Is McDonald’s Domestic Sales Weakness an Overblown Concern?


McDonald's still draws crowds everywhere.
Source:  McDonald's

Many have been quick to take shots at McDonald's (NYSE: MCD  )  -- including myself -- for its recent domestic same-store sales growth slump. No investor likes to see negative numbers, but are we making mountains out of molehills? Let's take a step back and take a look and see just what is going on at the Golden Arches.

First, the slumping domestic numbers
If you've been following McDonald's closely, you know that in the United States, the company has been struggling of late to show growth. Mighty Wings, Fish McBites, the Bacon Clubhouse Burger, and other such items failed to give the chain enough of a boost to put it back in growth mode domestically.

The last time McDonald's had positive same-store sales to report for the U.S. was for the third quarter of 2013, when results rose 0.7%. For the fourth quarter, they slipped 1.4%. Then they fell 1.7% in the first quarter of 2014. The month of April was a good attempt, with only flat sales, and for May they tripped down 1%.

But what do these numbers even mean?
In 2012, the average McDonald's in the U.S. did $2.6 million in sales. It was one of the highest per-unit measures of any national quick-service or fast-casual chain. A 1% or 2% gain or loss in same-store sales means only $26,000 or $52,000, respectively, if you do the math.

Based on $2.6 million, that means a 2% drop is still $2.55 million and a 2% gain is $2.65 million. Is there really that much of a difference? That's up for debate, but there is no getting around that each McDonald's on average is still a powerhouse.

Take the No. 2 national burger chain by unit sales called Whataburger. It does less than $2 million in sales. Then you have Wendy's and Burger King, which are closer to between $1 million and $1.5 million in sales. Now that's quite a difference when compared to McDonald's.


People are still lovin' it.  Source:  McDonald's

What about abroad?
It should be noted that McDonald's doesn't exist in a U.S.-only vacuum. In reality around 60% of its locations exist outside of the U.S. For example, McDonald's largest Latin American franchisee, Arcos Dorados, has been on a tear with same-store sales, which were up 11.2% last year alone. Overall global same-store sales last year inched up 0.2%.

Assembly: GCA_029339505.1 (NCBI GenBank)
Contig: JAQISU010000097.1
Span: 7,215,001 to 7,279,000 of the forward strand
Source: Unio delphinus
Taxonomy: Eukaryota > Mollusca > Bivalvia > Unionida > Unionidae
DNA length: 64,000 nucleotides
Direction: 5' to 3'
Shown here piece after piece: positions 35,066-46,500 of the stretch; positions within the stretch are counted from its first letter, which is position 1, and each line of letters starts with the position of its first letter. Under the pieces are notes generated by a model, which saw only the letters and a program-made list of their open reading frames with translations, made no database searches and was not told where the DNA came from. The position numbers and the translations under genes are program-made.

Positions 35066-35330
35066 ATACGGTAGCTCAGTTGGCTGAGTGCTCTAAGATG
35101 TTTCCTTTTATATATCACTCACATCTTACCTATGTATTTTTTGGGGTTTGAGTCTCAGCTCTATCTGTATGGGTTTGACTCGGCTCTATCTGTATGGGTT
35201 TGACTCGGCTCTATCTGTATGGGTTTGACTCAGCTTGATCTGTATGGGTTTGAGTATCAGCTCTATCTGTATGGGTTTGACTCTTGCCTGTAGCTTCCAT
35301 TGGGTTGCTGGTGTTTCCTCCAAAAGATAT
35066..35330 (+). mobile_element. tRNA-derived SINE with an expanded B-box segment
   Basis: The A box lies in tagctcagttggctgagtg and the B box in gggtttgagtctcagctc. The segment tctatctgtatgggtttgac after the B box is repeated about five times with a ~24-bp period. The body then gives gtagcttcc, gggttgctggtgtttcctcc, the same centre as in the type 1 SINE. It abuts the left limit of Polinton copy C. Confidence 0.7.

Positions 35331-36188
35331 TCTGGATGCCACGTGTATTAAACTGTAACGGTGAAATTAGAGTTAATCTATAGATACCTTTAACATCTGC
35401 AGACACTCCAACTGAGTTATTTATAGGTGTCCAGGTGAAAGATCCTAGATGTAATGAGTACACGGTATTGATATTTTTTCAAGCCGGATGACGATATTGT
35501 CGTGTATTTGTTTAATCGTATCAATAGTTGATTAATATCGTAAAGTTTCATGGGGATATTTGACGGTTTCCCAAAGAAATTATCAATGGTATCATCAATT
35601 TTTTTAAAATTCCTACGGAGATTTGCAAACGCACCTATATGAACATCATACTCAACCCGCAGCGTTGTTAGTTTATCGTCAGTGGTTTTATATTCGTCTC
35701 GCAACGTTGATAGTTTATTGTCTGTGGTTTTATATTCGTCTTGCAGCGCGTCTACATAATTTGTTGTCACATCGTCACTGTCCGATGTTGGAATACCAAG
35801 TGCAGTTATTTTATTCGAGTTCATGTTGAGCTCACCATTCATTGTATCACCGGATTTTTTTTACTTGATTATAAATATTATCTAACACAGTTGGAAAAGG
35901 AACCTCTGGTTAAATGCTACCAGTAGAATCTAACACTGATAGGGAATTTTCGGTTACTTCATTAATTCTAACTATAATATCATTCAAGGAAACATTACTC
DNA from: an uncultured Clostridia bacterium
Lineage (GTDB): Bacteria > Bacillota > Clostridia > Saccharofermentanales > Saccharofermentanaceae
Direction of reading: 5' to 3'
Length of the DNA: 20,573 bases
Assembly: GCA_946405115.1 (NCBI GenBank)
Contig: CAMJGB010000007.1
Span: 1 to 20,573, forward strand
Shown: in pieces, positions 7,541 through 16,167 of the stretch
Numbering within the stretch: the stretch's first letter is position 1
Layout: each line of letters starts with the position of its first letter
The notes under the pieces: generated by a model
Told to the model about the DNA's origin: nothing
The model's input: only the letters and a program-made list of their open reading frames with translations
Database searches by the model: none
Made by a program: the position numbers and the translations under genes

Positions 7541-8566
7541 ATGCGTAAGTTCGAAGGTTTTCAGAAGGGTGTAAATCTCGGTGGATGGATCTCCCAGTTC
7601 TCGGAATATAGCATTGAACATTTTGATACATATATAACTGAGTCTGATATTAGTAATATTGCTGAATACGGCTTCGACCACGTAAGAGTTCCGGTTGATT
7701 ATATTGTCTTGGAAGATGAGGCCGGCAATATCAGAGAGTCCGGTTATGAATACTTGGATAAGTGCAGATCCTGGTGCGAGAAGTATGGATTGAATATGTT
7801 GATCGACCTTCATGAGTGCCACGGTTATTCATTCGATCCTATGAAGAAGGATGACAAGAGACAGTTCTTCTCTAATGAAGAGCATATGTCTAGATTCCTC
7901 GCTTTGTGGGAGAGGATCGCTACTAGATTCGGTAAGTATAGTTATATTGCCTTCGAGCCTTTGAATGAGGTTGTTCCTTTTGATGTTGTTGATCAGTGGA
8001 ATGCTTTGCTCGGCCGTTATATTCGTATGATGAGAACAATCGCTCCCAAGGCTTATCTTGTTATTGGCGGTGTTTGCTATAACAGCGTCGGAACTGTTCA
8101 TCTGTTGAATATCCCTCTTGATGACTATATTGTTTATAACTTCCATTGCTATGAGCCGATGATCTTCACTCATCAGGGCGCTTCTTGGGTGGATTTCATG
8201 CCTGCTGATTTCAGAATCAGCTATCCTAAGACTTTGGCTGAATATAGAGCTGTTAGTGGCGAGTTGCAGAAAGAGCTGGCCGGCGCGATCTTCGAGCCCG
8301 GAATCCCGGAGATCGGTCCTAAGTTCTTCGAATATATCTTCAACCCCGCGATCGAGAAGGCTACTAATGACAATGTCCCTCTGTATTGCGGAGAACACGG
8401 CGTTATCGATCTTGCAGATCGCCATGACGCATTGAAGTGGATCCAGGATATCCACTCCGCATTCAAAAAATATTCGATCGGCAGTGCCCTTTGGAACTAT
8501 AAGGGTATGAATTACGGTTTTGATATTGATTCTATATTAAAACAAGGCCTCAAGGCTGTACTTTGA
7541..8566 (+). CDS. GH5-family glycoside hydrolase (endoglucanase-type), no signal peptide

Overall in the first quarter of this year, global same-store sales were up 0.5% -- with a 1.4% gain in Europe, a 0.8% gain for the Asia Pacific/Middle East/Africa region, and an 8.8% gain for Arcos Dorados. I think you get the point: The rest of the world is doing fine overall.

Globally things continued well for the months of April and June, with global same- store sales gains of 1.2% and 0.9%, respectively. This means that while there is some concern with the slight slippage domestically, McDonald's still remains insanely popular everywhere. The company overall is still growing its sales around the world at each location on average and through more units.

Foolish takeaway
All of this being said, it's still always a good idea to track trends, good or bad, as often they prove long term to be more important than the individual data suggests. So far I see no reason to sound off any alarm bells. McDonald's brand is doing just fine -- better than fine. Shareholders want to see better and better growth no matter how good any company is doing, which is understandable, but for now McDonald's the company is doing extremely well.

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Apple's next smart device (warning, it may shock you

Apple recently recruited a secret-development "dream team" to guarantee its newest smart device was kept hidden from the public for as long as possible. But the secret is out. In fact, ABI Research predicts 485 million of this type of device will be sold per year. But one small company makes Apple's gadget possible. And its stock price has nearly unlimited room to run for early-in-the-know investors. To be one of them, and see Apple's newest smart gizmo, just click here!


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